Frank Delaney Would Live in an Igloo in Central Park If He Had To

By
Photo: Jerry Bauer

Name: Frank Delaney
Age: Ageless
Neighborhood: Flatiron
Occupation: Author and broadcaster. He'll be reading from and signing his new novel, Venetia Kelly's Traveling Show, next Monday the 15th at 7 p.m. at Borders on Park Avenue.

Who's your favorite New Yorker, living or dead, real or fictional?
Nathan Detroit in Guys and Dolls — now there's a man who understood the important things.

What's the best meal you've eaten in New York?
Including ambience, Café des Artistes — now closed, sadness and woe; rescue it, somebody, please — preferably Danny Meyer.

In one sentence, what do you actually do all day in your job?
I write — and then I write some more.

Would you live here on a $35,000 salary?
Yes — in a specially built polystyrene igloo, under a tree in Central Park, listening to the birds, and spending all my money on books and the theater.

What's the last thing you saw on Broadway?
A View From the Bridge, given an elegant, water-clear, and compassionate production by Gregory Mosher.

Do you give money to panhandlers?
No — advice only, and sympathy, and anxiety.

What's your drink?
Nonalcoholic beer.

How often do you prepare your own meals?
As rarely as necessary — but I can if I have to.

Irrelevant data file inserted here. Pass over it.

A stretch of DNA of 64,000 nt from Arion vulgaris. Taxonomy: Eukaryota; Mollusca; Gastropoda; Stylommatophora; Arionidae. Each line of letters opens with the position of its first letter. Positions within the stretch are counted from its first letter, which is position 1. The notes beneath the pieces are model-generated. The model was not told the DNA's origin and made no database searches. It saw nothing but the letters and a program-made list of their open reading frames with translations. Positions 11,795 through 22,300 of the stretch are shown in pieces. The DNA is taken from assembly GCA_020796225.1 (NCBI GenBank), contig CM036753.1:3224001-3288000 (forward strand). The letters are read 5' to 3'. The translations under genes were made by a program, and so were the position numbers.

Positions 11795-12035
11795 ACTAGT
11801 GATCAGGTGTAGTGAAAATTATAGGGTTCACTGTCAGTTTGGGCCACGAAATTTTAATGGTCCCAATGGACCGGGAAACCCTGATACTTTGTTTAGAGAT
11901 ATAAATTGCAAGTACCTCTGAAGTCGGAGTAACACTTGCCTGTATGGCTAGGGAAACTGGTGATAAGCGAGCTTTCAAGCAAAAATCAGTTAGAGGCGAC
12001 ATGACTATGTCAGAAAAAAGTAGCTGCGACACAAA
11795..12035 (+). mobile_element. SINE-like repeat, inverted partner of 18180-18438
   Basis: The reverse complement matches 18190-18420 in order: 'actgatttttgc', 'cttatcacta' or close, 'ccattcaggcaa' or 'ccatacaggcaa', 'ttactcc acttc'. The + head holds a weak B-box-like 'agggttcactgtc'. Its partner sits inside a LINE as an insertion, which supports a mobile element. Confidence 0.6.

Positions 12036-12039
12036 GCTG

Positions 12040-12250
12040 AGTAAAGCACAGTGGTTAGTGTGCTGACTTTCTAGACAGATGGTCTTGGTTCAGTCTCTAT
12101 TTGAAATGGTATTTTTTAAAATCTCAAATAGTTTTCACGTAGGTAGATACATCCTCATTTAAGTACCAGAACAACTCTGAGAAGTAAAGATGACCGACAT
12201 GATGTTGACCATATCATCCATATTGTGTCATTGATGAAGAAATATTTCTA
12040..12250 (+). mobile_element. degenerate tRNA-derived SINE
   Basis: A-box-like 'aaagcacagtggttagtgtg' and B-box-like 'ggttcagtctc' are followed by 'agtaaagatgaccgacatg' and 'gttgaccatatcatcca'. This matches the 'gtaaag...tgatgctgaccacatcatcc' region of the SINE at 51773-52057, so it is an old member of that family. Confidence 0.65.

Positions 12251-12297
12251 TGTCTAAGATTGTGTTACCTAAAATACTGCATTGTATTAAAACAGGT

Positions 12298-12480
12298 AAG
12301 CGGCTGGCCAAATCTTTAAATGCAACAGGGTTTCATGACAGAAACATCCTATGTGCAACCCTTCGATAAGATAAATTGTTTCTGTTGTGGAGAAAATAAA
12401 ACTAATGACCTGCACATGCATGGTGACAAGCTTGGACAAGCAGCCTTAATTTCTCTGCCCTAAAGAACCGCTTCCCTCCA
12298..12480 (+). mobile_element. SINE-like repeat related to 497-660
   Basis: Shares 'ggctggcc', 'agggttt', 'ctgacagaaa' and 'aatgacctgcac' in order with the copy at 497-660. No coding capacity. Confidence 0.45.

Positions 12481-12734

What's your favorite medication?
Nonalcoholic beer.

What's hanging above your sofa?
Bookshelves.

How much is too much to spend on a haircut?
Fifty dollars.

When's bedtime?
I go to bed with Jon Stewart.

Which do you prefer, the old Times Square or the new Times Square?
New. It heightens the — close to unique — thrill of coming out onto the streets of New York after dinner or the theater.

What do you think of Donald Trump?
He's kind of a laboratory specimen who should be viewed only under glass.

What do you hate most about living in New York?
That I don't own large chunks of it to turn into parks.

Who is your mortal enemy?
Anybody who steals my writing time.

When's the last time you drove a car?
Yesterday — it wasn't a great experience, but it wasn't bad.

How has the Wall Street crash affected you?
Heightened my writerly interest in the phenomenon we call "greed," and my astonishment at how the rip-off artists get away with it in the U.S.

Times, Post, or Daily News?
All, but not every day, and not all always inhaled.

Where do you go to be alone?
Into my head, where there are wonderful apartments, safe houses, wide roads to travel on, and islands of great calm and color.

What makes someone a New Yorker?
Smarts, whip-fast humor, and great kindness.